A/N: inspired by my visit to the Thirsk Museum which displays an actually cursed chair. Happy Halloween!
Isabella trembled as cold, night air blew in from the windows. But she couldn’t just close them, if she did she surely wouldn’t be able to see or hear when her husband was approaching. He was late, he should have been back hours ago.
However he wasn’t back, and as the night drew on Isabella feared he might have died out on the moor. The candles had almost burnt out when the door heaved open. Isabella jolted at the sound, she’d fallen asleep on the lounge.
Bleary eyed she propped herself up and looked to see who was coming in, relieved to see her husband. But as her husband mumbled a greeting and went to recline into his armchair she couldn’t help but feel slightly ill at ease.
Then his late returns began to continue throughout the week, and she could feel suspicion rising in her.
Constable Hamish Wilther was annoyed to be woken so earlier on a Sunday. However when he answered the loud banging on his door to reveal a fear struck, trembling with cold, breathless Mrs Porter he found his anger subsiding. So he welcomed her in and offered her a cup of tea.
Lynette Porter continued to tremble as he passed her a cuppa. And it was only after the first sip only was she able to commence explaining her early intrusion.
“Oh constable it’s terrible, wickedly so,those poor souls.” Her hands shook around the cup.
“What exactly is it, Mrs Porter?” Hamish sipped his tea as he politely awaited her response.
“Bodies, constable. Tens of them, in the moor.”
“Well Mrs Porter, people are want to fall in the moor on cold, foggy nights like we’ve had the last week.”
“Not that many constable, and not in such a way. You must come constable, you must see it for yourself.”
“Alright Mrs Porter, shall we go now then?”
“Yes, at once.”
And so they went up to the moors, and there along the path not quite in the moor there was a line of bodies. At first Hamish thought they must of died from the cold, but then he saw the lines. Little, thin lines across the throat.
The murders took the town by surprise, most of the victims had been visitors with no family in the local area. Only two of the victims were locals, Dr Isaac Bates and Mrs Leonora Bates- parents of Isabella Norman.
So of course that only left one person to interview- Isabella Norman. The town, as most small towns shook by these types of events, was surging with gossip. Gossip of course feeds speculation, and everybody likes a good suspect.
It was a shock when Darren Norman was sent to the gallows. His wife Isabella had informed Constable Wilther of how her husband had continuously returned late during the nights of murders- those thick, cold, foggy nights.
And then on his execution day he shouted “Curse any bliter that dares sit in my chair!”
Doreen Alburn was not happy with her family’s idea of wedding gifts. Handing her down furniture from her Great, Great, Great Aunt Isabella Norman. Doreen held particular distate for the atrocious armchair that her husband seemed to adore.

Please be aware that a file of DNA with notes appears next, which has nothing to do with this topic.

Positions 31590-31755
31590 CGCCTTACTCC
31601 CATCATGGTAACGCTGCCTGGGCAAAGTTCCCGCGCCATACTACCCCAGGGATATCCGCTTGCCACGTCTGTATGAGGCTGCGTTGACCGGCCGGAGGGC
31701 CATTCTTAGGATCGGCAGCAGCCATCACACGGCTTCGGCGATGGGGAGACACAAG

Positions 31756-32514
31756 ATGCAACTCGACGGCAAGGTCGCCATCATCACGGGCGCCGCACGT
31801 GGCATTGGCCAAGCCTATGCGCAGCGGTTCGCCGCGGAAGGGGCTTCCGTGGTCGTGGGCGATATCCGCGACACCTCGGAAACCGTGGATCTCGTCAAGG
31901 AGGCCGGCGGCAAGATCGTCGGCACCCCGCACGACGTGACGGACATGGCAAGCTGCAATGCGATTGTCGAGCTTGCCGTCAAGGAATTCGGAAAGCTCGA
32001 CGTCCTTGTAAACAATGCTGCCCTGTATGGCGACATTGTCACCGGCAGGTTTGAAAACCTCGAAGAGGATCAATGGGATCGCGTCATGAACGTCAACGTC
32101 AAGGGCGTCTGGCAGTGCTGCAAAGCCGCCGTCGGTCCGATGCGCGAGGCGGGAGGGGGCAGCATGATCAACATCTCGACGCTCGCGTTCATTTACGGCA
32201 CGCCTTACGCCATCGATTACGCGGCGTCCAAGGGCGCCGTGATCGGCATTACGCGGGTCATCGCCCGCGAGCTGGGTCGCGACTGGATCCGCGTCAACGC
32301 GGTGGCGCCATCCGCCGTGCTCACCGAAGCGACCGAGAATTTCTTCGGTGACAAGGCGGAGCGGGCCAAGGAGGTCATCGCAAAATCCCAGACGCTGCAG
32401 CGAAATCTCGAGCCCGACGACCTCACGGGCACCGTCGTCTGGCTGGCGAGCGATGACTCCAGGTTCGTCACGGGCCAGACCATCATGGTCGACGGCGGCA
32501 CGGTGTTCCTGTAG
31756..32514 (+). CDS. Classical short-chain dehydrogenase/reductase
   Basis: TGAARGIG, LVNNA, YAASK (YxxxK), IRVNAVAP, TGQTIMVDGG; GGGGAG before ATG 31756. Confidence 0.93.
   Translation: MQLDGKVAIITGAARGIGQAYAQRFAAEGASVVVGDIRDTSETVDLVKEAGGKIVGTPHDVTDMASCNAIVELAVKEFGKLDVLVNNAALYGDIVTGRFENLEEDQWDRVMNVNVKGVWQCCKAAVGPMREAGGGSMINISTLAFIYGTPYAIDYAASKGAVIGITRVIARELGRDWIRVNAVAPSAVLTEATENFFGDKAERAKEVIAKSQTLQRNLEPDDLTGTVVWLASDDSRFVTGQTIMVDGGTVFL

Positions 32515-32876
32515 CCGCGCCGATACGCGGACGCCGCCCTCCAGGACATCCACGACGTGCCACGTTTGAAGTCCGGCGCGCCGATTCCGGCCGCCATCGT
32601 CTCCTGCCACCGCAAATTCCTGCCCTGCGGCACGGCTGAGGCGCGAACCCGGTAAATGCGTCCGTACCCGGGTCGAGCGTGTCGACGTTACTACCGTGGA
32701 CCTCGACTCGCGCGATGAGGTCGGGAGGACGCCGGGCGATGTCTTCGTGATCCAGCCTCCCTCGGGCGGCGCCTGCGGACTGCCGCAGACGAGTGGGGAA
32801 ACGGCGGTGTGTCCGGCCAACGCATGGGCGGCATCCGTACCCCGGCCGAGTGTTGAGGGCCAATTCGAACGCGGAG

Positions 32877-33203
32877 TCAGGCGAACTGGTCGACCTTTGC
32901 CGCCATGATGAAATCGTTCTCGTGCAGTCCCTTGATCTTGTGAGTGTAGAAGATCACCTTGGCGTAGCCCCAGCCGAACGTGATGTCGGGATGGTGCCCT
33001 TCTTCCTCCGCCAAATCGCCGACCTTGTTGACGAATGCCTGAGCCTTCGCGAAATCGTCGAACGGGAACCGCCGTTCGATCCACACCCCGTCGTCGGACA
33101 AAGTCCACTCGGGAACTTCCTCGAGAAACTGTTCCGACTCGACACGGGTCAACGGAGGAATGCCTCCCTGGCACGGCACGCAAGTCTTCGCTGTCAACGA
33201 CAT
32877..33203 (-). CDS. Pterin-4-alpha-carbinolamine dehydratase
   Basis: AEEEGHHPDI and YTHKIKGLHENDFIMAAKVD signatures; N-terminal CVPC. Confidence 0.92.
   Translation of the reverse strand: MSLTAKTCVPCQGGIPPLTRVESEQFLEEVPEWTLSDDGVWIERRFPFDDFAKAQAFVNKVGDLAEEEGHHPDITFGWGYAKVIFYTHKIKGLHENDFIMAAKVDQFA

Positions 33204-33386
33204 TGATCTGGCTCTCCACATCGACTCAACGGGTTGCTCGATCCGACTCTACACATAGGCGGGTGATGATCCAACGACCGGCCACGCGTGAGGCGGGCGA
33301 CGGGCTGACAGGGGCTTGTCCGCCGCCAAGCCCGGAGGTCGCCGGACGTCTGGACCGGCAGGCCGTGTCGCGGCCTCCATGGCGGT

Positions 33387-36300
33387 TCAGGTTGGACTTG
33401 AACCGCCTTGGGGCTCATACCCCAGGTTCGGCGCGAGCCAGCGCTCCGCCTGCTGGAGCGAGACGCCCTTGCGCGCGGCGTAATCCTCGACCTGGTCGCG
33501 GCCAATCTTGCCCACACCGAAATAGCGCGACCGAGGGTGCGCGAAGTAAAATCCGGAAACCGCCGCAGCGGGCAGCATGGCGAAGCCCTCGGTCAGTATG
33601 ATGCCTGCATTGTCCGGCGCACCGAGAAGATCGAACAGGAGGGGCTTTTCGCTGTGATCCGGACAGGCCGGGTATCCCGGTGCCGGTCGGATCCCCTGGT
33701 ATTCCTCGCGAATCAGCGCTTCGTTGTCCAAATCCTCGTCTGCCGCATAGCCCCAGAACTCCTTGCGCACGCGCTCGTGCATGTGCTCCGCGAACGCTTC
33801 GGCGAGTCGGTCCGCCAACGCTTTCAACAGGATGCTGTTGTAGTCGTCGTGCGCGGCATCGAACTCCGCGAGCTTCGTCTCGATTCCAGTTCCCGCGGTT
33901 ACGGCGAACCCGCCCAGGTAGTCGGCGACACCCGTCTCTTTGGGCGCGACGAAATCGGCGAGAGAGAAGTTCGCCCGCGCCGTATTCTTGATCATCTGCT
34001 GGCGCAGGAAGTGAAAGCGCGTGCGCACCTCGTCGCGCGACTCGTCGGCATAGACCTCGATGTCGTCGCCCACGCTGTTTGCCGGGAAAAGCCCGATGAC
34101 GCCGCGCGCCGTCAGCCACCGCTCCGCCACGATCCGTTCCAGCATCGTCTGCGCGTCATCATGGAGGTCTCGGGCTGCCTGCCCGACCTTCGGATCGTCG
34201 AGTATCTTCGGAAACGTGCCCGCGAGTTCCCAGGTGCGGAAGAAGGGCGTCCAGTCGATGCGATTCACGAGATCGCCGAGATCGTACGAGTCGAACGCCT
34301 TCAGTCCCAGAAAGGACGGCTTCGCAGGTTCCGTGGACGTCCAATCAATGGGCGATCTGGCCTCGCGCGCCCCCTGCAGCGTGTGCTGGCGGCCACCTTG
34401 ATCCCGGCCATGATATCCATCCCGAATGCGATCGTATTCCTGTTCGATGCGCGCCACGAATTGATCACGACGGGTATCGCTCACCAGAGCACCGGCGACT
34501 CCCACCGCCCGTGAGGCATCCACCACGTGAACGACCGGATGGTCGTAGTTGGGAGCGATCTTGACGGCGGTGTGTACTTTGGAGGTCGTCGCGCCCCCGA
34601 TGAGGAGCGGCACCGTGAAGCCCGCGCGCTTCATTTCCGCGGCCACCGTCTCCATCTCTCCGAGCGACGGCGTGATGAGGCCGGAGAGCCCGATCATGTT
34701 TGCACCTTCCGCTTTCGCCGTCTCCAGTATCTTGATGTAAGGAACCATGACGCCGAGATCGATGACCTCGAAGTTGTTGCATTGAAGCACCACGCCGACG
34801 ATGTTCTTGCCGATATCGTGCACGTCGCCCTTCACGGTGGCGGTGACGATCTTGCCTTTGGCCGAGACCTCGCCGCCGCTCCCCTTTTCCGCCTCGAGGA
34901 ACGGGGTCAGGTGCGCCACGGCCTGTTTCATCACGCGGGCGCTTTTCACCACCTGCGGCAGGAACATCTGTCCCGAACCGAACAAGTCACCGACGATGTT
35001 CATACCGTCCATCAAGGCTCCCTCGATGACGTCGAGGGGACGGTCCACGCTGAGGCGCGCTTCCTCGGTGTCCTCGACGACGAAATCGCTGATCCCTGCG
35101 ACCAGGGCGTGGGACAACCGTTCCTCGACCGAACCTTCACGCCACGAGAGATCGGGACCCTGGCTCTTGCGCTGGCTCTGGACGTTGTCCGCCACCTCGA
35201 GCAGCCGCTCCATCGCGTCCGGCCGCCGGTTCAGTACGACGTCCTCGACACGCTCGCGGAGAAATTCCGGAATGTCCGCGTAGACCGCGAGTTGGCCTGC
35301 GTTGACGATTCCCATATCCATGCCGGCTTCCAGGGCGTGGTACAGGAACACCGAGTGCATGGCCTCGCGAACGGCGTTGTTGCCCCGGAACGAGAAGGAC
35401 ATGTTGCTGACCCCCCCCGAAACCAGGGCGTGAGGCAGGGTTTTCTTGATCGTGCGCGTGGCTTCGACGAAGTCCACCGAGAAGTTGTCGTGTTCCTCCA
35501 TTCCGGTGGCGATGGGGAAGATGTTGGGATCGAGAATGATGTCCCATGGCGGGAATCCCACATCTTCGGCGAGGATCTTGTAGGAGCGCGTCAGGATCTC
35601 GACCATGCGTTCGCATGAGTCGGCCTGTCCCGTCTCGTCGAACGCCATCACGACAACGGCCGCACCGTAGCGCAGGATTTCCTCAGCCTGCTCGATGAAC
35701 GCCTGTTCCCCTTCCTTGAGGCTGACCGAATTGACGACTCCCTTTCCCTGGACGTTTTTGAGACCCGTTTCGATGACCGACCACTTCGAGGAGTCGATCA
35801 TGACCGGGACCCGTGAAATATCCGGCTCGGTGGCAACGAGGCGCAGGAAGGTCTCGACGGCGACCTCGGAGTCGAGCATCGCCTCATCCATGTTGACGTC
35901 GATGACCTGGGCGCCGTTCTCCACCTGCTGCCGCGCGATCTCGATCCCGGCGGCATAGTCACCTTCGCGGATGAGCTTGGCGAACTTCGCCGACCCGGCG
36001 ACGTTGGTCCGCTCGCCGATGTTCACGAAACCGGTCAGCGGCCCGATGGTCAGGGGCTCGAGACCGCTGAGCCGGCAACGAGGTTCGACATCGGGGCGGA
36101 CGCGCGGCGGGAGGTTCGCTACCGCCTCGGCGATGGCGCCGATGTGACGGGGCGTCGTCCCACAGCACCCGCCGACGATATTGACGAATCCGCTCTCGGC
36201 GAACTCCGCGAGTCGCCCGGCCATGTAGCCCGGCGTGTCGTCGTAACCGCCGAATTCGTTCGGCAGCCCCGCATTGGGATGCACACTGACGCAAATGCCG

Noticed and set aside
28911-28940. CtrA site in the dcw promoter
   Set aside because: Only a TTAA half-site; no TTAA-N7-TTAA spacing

It didn’t help that her mother kept harassing her to get the chair back, but her husband kept insisting they keep it.
“I told you that you shouldn’t keep that armchair, we never meant t give it to you Doreen… It’s cursed you see.”
“Mum, it isn’t cursed. Peter just had an accident, the chair had nothing to do with it.”
“Oh sure, but did you know your Grandfather sat in that chair once and the very next day is when he had his stroke.”
“Whatever Ma, I gave it to charity after Peter passed anyway.”
“Oh no… Why did you do that?”
“Because it was ugly mum.”
Lily Chrissen loved the chair she’d just picked up from the op-shop. Of course she couldn’t understand why anyone would have ever parted with it, that beautiful old wood carving and beautiful leather upholstery.
She gushed over the chair everytime she had guests, everyone loved how quaint it was.
Then it started, slowly, one by one her friends started to have horrible accidents. At first she didn’t think anything of it, but then she started noticing a pattern. It was only her friends who had sat in the chair that were having accidents.
Lily hadn’t sat in the chair herself yet, afterall it was decorative- a guests chair really. So she gave away the chair, as much as she loved it she couldn’t stop feeling like it was linked to the accidents.
Frank Cherwick didn’t like the chair, his wife insited on buying it but he didn’t like it. There was something that nagged at him everytime he looked at the chair. He wouldn’t let the children sit on the chair, much as his wife chuckled at him for it, he maintained if she loved it so darn much she should sit on it.
But she didn’t sit on it, so it sat in the house untouched.
Elsbeth Cherwick was a grump, she didn’t like visiting her family and she hated being around small children. However it was tradition in the Cherwick family for everyone to spend Christmas together, so begrudgingly she went to her brother’s house.
There was barely any sitting room in the house, even though she’d arrived early. But there was one armchair in the corner that sat neglected with a small layer of dust, so she decided to settle there as she waited for the evening to end.
It was a long evening, with a number of dishes being served. During dessert, a rich pecan pie, Elsbeth was stuffing her gob in a hurry to finally be done with this Christmas tradition and leave. And then a piece got stuck in her throat, try as she might she could not dislodge it.
Her family being the useless lot they were also could not aid in dislodgement of the piece. So slowly her vision grew dark and much to her dismay the voices of her family died out.
They buried Elsbeth Cherwick on a Sunday and then on that same night Frank Cherwick could be found chopping wood and setting a fire.
His wife was miffed when her chair couldn’t be found, even though she never sat in the damn thing.